Vintage posters and photographs line the opposite wall — including several, dating from 1883, that were discovered behind the siding of the Harold and Gladys Degree home in Colchester in 1991 and painstakingly restored by museum conservators. A viewer interested in graphic arts will enjoy observing the progression from black-and-white broadsides to lithographs to serigraphs, not to mention the evolution of color printing and a variety of exclamatory fonts. Too, there is much for wordsmiths to admire in circus advertising, in which alliteration (“a fearless, fearful, fascinating feat”) is only surpassed by hyperbole — “the greatest show on Earth” is just the beginning.

The posters along the hall suggest that golden-age circuses evolved from a 19th-century “curiosities” variety show to more thematic spectacles, e.g., “Solomon and the Queen of Sheba” or “Columbus and the Discovery of America.” Even so, a more-is-better aesthetic prevails throughout the 80 years this exhibit represents, which corresponds with a golden age in American industrial development. For example, in 1872, P.T. Barnum’s business partner W.C. Coup changed the way circuses traveled around the country by tailoring railroad cars to make it easier for show wagons to load and unload. His innovation resulted in expanded offerings that could fill up to 100 cars.

At the Shelburne, Rogers employs more contemporary technology to embellish the sensory experience of the circus. In the section labeled “Midway,” he offers visitors whiffs of half a dozen realistic smells — including popcorn, cotton candy and sawdust — selected from the Demeter Fragrance Library. And near a colorful display of souvenirs, he’s installed a recording of a circus barker relentlessly imploring visitors to part with their money: Don’t just buy one — buy two, buy three, buy five…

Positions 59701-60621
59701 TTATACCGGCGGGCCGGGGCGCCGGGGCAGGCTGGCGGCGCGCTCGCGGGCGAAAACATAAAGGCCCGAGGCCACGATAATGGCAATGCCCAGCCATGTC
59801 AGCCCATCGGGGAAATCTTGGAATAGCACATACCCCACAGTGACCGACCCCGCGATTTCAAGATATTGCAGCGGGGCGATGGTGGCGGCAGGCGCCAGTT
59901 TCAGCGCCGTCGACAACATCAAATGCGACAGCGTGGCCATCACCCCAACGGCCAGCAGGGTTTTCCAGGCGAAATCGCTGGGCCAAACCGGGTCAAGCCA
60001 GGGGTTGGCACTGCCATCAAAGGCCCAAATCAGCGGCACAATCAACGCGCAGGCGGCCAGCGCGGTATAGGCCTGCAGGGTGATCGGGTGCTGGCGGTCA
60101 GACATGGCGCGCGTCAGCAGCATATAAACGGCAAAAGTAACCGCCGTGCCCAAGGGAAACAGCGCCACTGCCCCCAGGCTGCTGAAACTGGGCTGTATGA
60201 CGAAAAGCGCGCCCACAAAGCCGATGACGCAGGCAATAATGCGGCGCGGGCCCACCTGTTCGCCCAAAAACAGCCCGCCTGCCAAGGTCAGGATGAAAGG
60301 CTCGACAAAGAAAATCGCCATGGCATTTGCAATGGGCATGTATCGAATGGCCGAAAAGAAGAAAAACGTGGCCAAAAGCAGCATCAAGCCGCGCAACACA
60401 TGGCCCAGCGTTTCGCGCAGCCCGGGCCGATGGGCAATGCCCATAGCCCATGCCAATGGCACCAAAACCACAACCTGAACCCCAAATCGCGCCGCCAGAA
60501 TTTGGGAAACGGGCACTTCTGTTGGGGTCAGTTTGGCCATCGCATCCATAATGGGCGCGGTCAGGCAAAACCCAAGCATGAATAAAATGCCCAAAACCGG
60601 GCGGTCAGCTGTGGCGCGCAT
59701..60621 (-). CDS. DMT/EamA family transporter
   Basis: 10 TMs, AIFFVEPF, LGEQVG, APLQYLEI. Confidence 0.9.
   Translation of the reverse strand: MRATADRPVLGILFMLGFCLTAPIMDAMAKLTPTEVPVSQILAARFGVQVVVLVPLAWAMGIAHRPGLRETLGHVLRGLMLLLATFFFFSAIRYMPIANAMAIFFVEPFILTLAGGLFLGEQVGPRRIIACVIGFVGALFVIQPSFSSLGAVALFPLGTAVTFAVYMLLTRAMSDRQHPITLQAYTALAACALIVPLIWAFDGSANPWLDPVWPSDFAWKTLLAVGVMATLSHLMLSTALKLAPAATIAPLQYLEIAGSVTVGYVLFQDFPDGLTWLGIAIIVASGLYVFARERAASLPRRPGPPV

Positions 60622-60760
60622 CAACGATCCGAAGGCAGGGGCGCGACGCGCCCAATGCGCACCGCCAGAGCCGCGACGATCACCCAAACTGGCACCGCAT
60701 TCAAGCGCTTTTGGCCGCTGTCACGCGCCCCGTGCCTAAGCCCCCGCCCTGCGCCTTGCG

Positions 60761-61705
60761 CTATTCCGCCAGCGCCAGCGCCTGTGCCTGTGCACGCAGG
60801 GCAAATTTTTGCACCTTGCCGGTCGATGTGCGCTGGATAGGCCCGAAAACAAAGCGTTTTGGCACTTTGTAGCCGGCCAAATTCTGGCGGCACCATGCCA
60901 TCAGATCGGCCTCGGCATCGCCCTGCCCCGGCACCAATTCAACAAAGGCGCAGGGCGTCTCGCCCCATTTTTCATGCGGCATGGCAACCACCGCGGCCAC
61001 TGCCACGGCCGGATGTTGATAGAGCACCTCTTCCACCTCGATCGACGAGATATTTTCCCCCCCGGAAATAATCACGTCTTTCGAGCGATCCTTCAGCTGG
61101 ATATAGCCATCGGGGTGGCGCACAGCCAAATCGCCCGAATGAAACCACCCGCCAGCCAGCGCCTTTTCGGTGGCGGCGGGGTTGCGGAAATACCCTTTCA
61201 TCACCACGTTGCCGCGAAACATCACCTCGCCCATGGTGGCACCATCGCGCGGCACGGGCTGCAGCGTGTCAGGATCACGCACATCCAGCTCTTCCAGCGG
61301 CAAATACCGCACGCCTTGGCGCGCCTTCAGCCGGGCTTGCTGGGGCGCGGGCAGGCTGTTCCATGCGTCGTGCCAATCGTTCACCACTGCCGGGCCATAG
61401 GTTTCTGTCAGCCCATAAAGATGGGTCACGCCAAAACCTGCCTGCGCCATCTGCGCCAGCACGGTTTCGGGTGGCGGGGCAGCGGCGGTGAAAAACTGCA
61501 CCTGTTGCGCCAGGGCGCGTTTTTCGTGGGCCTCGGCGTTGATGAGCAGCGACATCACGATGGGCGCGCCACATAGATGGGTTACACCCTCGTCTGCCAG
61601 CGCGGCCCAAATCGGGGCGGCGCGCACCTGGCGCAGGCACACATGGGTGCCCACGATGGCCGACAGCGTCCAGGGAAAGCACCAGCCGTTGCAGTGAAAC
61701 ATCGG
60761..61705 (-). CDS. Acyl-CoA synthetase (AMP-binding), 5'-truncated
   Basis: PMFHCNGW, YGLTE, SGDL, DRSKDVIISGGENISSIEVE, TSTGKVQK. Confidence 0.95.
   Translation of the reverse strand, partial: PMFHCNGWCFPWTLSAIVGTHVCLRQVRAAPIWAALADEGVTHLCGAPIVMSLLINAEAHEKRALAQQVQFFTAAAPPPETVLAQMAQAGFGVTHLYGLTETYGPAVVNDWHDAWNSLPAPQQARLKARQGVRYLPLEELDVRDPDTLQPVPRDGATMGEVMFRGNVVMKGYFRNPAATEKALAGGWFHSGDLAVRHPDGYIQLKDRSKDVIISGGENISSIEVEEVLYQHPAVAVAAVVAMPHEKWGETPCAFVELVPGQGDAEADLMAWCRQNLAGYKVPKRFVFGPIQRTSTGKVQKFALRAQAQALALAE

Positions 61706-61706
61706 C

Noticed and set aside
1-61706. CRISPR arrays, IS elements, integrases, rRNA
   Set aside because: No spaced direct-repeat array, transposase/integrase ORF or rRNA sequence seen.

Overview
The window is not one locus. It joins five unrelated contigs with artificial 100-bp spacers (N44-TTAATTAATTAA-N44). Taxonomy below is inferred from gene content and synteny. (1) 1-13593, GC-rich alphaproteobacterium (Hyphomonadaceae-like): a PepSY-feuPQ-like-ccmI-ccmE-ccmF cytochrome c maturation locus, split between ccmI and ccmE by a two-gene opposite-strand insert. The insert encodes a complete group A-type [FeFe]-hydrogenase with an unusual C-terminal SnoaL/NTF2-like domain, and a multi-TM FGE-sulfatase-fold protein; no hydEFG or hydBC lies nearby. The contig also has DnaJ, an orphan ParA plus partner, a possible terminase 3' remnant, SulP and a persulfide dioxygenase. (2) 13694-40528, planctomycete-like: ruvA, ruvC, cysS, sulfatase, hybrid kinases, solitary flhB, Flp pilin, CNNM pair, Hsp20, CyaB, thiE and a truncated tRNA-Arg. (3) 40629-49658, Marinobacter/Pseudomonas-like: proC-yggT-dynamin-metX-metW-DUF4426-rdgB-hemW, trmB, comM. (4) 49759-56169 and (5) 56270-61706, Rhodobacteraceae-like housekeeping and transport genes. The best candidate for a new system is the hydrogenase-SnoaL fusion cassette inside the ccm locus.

While the wild beasts and daredevil acts of the classic circus were no doubt thrilling, what may stay with visitors long after leaving the Shelburne exhibit are the images of so-called “Peerless Prodigies of Physical Phenomena,” or sideshow freaks. The variously abnormal humans who offered themselves up to the stares of circus-goers, beginning in 1871, became celebrities and also posed for portraits. Those represented here include the 25-inch-tall Tom Thumb; Laloo, a man born with his twin brother protruding from his chest; the above-mentioned conjoined twins Chang and Eng; diminutive Cassie and Victoria Foster, the Fairy Sisters; and the Wonderful Albino Family — a mid-19th-century trio whose voluminous manes are just, well, freaking weird.

The international renown of “General” Tom Thumb, courtesy of P.T. Barnum, is but one example of how such unusual individuals could actually make a living with the circus — an opportunity now long gone (except, perhaps, on reality shows). Then again, modern medicine seems to have ensured that many such “peerless” persons — like the circus of yesteryear — no longer exist.

Want to see for yourself?

“Circus Day in America: 1870-1950,” Shelburne Museum. Through October 24.

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About The Author

Pamela Polston

Pamela Polston

Pamela Polston is a cofounder and the Art Editor of Seven Days. In 2015, she was inducted into the New England Newspaper Hall of Fame.